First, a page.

Key metric NZ's insurance ombudsman wants to move from 11% to 100%

Key metric NZ's insurance ombudsman wants to move from 11% to 100% | Insurance Business New Zealand

Key metric NZ's insurance ombudsman wants to move from 11% to 100%

We may all love to turn to the internet for a quick information fix, but for Insurance & Financial Services Ombudsman (IFSO) Karen Stevens (pictured), consumers should be learning about the IFSO scheme through their financial services providers and not through Google.

“There is always a concern that the consumers who come to us don’t know when they are arranging a financial product of any sort that they do have the availability to complain to a free service if they need to,” said Stevens when she recently sat down with Insurance Business. “And they really do need to know that right at the beginning of their journey through any sort of financial service, as opposed to only finding out about it at the end.

“Only 11% of [polled consumers] said that they got the information through the financial service provider. That’s not enough. We would like to see a real improvement in that area. I would hope to see that there’s an increase in that 11% to 99% or 100% of people finding out about us through their financial service provider, not on the news, or on Google, or a friend, or one of those other places.”

The ombudsman noted: “In terms of information, 35% come to us through Google or internet search; 29% already knew about the IFSO scheme, which is great; 17%, word of mouth. But 11% from their provider, that’s not good. So, that’s one thing I think that we will really focus on this year, is pushing that message.”

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In the year ended June 30, 2022, the IFSO scheme received more than 2,800 complaint enquiries and accepted 285 complaints for investigation. The top two complaint issues were scope of cover and policy exclusion, while the sector breakdown was dominated by fire and general with 173 complaints, and health, life, and disability with 74. Next in line were credit contracts, financial adviser, and investment and savings.

Moving forward, Stevens would like a further reduction in the number of complaints that go through the dispute resolution process – not for consumers’ lack of awareness as to where to go, but because of improved dealings with insurers and other firms in the financial services industry.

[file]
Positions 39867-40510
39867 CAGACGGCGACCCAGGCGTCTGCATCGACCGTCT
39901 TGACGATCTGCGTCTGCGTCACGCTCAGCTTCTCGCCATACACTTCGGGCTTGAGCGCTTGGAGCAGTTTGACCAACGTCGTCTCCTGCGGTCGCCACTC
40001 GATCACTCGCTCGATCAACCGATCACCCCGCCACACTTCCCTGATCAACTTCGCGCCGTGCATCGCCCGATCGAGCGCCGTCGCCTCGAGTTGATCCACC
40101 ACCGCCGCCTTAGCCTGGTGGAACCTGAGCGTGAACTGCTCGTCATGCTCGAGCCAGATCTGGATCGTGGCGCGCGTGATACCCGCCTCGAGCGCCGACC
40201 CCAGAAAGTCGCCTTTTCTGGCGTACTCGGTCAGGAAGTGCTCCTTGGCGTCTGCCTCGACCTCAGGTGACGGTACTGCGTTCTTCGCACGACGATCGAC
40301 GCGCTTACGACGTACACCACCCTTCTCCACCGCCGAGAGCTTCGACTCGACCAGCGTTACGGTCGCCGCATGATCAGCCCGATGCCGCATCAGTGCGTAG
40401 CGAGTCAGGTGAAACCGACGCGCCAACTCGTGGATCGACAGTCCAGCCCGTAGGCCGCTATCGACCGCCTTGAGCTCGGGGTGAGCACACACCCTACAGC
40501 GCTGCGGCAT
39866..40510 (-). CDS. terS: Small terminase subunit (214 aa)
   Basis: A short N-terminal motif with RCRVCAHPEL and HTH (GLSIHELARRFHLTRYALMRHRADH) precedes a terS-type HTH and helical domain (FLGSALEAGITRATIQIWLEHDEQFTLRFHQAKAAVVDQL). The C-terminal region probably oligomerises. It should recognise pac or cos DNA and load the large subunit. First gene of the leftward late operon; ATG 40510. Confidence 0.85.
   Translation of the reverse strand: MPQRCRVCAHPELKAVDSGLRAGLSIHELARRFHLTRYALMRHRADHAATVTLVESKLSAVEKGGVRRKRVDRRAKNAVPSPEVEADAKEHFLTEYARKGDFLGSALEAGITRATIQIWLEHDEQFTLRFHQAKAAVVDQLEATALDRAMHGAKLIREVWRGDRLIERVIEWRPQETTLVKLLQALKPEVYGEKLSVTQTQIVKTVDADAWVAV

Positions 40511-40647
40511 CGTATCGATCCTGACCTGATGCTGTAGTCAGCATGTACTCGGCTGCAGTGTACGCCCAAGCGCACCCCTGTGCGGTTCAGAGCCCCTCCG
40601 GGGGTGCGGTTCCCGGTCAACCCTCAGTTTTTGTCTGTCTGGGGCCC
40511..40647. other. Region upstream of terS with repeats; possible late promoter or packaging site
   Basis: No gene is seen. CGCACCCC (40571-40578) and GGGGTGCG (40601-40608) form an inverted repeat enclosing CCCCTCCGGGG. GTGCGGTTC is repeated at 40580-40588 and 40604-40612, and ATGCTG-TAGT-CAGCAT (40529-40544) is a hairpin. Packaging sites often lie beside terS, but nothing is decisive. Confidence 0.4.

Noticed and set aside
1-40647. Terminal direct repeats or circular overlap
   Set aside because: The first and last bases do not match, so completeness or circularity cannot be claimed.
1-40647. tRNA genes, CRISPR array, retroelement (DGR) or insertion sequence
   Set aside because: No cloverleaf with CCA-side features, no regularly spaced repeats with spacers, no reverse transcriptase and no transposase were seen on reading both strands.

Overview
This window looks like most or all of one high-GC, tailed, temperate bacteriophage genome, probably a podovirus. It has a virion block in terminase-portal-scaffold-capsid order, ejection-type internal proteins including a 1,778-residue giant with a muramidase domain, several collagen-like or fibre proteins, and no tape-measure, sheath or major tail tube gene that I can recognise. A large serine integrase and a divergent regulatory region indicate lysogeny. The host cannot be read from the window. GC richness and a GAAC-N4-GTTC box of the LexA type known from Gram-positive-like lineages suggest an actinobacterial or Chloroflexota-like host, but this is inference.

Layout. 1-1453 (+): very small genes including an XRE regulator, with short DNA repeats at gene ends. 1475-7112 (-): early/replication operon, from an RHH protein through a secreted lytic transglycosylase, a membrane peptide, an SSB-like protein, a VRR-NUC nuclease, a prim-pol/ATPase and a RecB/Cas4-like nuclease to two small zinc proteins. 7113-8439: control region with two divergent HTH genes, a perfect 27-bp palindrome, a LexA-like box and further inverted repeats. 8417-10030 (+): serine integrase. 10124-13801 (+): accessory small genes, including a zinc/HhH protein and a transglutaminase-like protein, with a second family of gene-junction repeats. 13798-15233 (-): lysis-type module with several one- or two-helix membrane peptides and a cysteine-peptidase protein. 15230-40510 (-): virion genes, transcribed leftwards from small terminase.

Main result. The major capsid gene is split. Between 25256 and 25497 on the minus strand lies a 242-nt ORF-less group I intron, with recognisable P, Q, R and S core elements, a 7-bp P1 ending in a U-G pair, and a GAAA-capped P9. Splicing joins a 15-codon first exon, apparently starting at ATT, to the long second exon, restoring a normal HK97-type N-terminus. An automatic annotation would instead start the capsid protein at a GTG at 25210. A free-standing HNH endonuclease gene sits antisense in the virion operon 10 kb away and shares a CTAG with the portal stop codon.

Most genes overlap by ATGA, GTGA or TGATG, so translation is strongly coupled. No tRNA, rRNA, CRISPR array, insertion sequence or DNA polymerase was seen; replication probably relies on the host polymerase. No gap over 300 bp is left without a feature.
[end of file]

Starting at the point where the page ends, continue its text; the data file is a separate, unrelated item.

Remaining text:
“I don’t think we’ll ever go out of business, but it would be great to see better conduct, better culture leading to fewer complaints, and our primary role then becoming that education of the financial service providers to ensure that conduct and culture is at the right level,” she declared.

“And also education of consumers, in terms of financial literacy, that they are better prepared in terms of the products that they choose, and if something goes wrong they know where to go, and equally, if there’s something that happens that isn’t covered, that they know that in advance so that it puts them in a more informed position.”

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Amid the ongoing industry reforms, the ombudsman believes the spotlight on how customers are treated will only become stronger.

Stevens told Insurance Business: “The CoFI (Conduct of Financial Institutions) legislation - that won’t be in place, I understand, until about 2025. But over the next few years, the FMA (Financial Markets Authority - Te Mana Tātai Hokohoko) is going to be looking at fair conduct plans put together by the financial service providers, particularly the insurers and the banks.

“They have to be able to then demonstrate that they are putting their customers at the centre of everything that they do – that they know about their ability to access the free complaint service, that they are aware of what the products do and don’t do, that there aren’t any conflicts of interest – all of that stuff.”

“A lot of the insurers, particularly the larger corporates, they now talk much more about having a customer-centric organisation and treating customers fairly, but I think when that becomes embedded in legislation and monitored by FMA, it’s really going to increase the attention or the focus on what’s exactly going on with customers,” added the ombudsman.

In Stevens’ view, it isn’t simply having processes in place but companies actually doing what they have to, to ensure that customers are being treated fairly – including providing them the information on resolution mechanisms in the event of complaints or claims disputes.